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Zero to Three Family Drug Treatment Court and Other Musings for a Better Court Response to Infants and Toddlers

Judge Douglas Johnson

Judge Douglas F. Johnson, Separate Juvenile Court of Douglas County, NE

Summary: The author describes why he is committed to sustaining and expanding a family drug treatment court focusing on permanency for infants and toddlers while addressing parental recovery.

It’s about infants and toddlers! At this early age, the brain hard wires emotionally, socially and cognitively—for better or worse depending on one’s parent. The majority of placements of children in foster care are due to parental mental health and substance issues. But there are always co-occurring issues: failed relationships, unplanned and multiple pregnancies, absent fathers, domestic violence, chaotic lifestyle, lack of housing, joblessness and poverty. Usually, these parents are unable to care for their child as a result of never having had an adequate parent themselves.

After years of trying to serve these families on the regular docket with six month review hearings, I knew business as usual was bankrupt. Borrowing from the National Council of Juvenile and Family Court Family Drug Treatment Courts (FDTC) and the Resource Guidelines: Improving Court Practice in Abuse and Neglect Cases, we chose to focus on our most vulnerable children. We changed our focus in May 2005. Some years later, we were invited and accepted becoming a Zero to Three Safe Baby site.

We know that infants and toddlers have the best opportunity to thrive with timely services and a consistent caregiver. Our FDTC meets the needs of babies and parents simultaneously through frequent court appearances. CASA volunteers are a key part of our team and are assigned to be a voice for the babies. Volunteer advocates provide wonderful oversight for those who cannot fend for themselves.

This FDTC model is not solely about parental recovery. It’s about permanency for babies. Parents are given a fair chance to get better. They may or may not commence (“graduate”). Regardless, these babies thrive because if reunification did not occur, adoption would in a timely way. Foster care drift is stopped. The first placement is the last: foster-adoptive. When possible, parents live safely with their babies. We never use punitive sanctions (jail). Even the smallest positive step of a parent is rewarded with token gifts, applause and recognition. The heartbeat of this FDTC is a therapeutic intervention called child-parent psychotherapy. This tool builds a healthy relationship between parent and child. I also ask interactive questions with parents about highlights and struggles of being a mom or dad during the past week. That helps integrate and recognize the affective side to being a parent and also shows that the services are working. Parents delight in describing their children.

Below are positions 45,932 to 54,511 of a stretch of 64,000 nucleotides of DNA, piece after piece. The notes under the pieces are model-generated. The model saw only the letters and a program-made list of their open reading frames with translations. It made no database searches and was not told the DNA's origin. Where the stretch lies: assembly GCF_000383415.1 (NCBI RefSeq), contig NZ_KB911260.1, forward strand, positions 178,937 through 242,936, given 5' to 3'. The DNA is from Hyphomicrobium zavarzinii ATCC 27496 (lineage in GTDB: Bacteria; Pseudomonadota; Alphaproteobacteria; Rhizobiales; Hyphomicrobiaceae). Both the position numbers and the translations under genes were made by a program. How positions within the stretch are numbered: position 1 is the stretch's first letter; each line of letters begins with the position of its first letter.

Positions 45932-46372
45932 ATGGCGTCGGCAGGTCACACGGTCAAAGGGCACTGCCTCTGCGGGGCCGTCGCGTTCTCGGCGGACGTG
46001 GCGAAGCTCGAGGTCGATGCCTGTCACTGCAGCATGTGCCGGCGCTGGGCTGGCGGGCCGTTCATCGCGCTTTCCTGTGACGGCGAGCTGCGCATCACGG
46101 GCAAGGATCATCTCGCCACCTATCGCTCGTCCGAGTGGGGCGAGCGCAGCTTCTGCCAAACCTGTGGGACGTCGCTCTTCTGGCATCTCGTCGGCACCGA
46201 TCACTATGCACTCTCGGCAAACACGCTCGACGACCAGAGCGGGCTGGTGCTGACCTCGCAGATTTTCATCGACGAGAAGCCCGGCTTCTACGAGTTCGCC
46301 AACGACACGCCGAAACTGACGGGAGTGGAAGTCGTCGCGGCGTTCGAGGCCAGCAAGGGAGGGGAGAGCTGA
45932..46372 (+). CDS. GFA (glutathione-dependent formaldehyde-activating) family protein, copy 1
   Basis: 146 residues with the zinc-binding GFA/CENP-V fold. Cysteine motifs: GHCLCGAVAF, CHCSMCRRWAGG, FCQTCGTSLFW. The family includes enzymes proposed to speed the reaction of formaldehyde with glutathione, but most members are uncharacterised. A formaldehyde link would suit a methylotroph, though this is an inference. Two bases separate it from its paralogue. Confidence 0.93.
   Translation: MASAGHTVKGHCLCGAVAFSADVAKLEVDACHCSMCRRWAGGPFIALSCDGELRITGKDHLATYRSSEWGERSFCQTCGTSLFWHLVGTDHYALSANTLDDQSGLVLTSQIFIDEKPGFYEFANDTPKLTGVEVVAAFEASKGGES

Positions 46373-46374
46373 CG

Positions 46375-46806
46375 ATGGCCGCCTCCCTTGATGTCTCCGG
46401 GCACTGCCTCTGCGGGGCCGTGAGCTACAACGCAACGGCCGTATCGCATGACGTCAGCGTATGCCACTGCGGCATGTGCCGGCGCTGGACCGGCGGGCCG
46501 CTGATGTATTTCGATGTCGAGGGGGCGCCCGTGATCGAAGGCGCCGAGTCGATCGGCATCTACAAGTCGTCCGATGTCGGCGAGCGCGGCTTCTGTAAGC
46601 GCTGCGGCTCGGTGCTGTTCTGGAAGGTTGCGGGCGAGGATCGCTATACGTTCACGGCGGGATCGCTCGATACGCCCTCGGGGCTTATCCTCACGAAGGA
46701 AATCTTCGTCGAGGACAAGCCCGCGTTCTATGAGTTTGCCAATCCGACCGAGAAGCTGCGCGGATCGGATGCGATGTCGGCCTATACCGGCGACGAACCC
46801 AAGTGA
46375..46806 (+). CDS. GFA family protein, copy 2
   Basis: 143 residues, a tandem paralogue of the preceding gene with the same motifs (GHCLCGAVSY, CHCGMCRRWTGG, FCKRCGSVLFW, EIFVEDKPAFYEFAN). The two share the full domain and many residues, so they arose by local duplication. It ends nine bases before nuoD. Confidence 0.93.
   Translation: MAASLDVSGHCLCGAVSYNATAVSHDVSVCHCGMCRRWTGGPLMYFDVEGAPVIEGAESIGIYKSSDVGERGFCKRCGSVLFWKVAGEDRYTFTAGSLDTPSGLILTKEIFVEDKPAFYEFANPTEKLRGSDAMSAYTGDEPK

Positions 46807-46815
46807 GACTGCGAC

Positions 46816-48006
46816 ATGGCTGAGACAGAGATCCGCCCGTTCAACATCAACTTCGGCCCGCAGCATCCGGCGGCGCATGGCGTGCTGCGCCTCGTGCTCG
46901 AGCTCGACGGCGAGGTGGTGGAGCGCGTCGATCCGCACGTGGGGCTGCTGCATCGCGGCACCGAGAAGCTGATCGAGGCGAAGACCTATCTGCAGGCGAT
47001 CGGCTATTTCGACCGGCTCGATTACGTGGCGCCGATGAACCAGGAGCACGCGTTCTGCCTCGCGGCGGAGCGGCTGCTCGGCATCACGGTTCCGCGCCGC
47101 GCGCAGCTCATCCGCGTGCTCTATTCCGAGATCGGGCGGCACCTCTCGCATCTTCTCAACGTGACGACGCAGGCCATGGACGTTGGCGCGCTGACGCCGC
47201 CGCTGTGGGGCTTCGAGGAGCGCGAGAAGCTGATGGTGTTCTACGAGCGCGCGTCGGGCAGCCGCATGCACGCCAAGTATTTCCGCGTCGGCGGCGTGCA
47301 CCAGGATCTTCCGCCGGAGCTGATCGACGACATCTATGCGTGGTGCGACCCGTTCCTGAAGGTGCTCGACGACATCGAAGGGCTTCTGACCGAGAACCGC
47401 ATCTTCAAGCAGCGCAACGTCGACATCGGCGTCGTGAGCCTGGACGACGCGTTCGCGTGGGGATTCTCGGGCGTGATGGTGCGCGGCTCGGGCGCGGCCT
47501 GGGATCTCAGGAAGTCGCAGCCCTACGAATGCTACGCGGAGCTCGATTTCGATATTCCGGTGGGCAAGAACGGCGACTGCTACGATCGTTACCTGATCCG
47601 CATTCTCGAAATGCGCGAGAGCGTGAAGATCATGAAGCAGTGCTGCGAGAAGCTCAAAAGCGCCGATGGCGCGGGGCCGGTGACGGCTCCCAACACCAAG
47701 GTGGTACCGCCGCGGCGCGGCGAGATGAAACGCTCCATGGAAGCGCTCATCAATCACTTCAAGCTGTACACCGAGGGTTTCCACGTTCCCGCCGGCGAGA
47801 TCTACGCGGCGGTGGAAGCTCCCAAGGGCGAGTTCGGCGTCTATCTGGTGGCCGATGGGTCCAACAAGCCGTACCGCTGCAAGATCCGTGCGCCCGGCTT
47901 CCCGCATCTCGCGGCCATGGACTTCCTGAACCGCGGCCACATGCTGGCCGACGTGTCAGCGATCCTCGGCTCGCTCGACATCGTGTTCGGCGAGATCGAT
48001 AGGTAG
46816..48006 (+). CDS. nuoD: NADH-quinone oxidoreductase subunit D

I cannot describe in this brief essay our 0–3 FDTC. For an in-depth discussion please read: Clinical Work with Traumatized Young Children, edited by Joy. D. Osofsky, C. 14, pgs. 260-292. You can also email/call me. Please come for a site visit.

So, where are we now? In all candidness, I am dissatisfied with 0–3 FDTC only because of its limited scope. After almost ten years, we still can only serve 15–20 families. Limited administrative personnel and judicial docket time have never been overcome. Consequently, some babies and parents receive more court time than others on the regular docket. Like most boutique or specialty courts such as FDTC, this may mean a denial of the fundamental right to equal access under the law.

And so, currently I am working to develop a way to better provide intensive judicial oversight and intensive case management, and of front-loading services to all children birth to five, their siblings and their parents in my jurisdiction. All juvenile judges in my jurisdiction would be invited to participate. It would have aspects of FDTC but be broader in scope. All types of cases would be included. Where today a family joins FDTC only if the parent so chooses (why don’t babies get to vote?), there would be no choice. These children and their parents would be in a fast-track post-adjudication docket with intensive oversight. Each family would appear in court every two weeks. They need a court process that is about them: babies and their healthy development, a fair chance for parents to get better, meaningful timely hearings, and permanency. Babies can’t wait!

The role of the judge is always a critical factor in juvenile court proceedings. The judge must set a therapeutic tone. The judge must be an empathetic listener and leader. A judge must insist that the team and providers be trained to treat and value each family as one’s own. Remarkable improvement occurs when parents know and feel that they and their children matter. Respect, dignity, patience, encouragement, affirmation with accountability, and compassion help heal the parents and children. They come to us in trauma. We should not and must not add to that trauma. It’s about infants and toddlers having a decent life. It is up to us to support them.



Clinical Work with Traumatized Young Children (Joy D. Osofsky ed., The Guilford Press, 2011)

Publication Development Committee, Victims of Child Abuse Project, Resource Guidelines: Improving Court Practice in Child Abuse and Neglect Cases (National Council of Juvenile and Family Court Judges, 1995)


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